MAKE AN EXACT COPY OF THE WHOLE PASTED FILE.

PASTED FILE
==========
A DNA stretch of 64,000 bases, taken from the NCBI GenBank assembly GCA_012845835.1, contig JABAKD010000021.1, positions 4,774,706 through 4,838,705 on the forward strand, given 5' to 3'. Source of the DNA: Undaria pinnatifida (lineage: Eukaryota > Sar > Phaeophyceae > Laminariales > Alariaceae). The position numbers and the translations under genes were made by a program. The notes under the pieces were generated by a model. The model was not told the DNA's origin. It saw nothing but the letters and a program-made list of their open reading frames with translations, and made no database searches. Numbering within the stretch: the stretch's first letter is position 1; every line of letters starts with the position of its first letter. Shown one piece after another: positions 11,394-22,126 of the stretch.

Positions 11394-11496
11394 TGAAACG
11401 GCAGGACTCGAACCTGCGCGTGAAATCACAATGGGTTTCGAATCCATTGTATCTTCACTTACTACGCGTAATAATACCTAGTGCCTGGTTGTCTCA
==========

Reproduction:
A DNA stretch of 64,000 bases, taken from the NCBI GenBank assembly GCA_012845835.1, contig JABAKD010000021.1, positions 4,774,706 through 4,838,705 on the forward strand, given 5' to 3'. Source of the DNA: Undaria pinnatifida (lineage: Eukaryota > Sar > Phaeophyceae > Laminariales > Alariaceae). The position numbers and the translations under genes were made by a program. The notes under the pieces were generated by a model. The model was not told the DNA's origin. It saw nothing but the letters and a program-made list of their open reading frames with translations, and made no database searches. Numbering within the stretch: the stretch's first letter is position 1; every line of letters starts with the position of its first letter. Shown one piece after another: positions 11,394-22,126 of the stretch.

Positions 11394-11496
11394 TGAAACG
11401 GCAGGACTCGAACCTGCGCGTGAAATCACAATGGGTTTCGAATCCATTGTATCTTCACTTACTACGCGTAATAATACCTAGTGCCTGGTTGTCTCA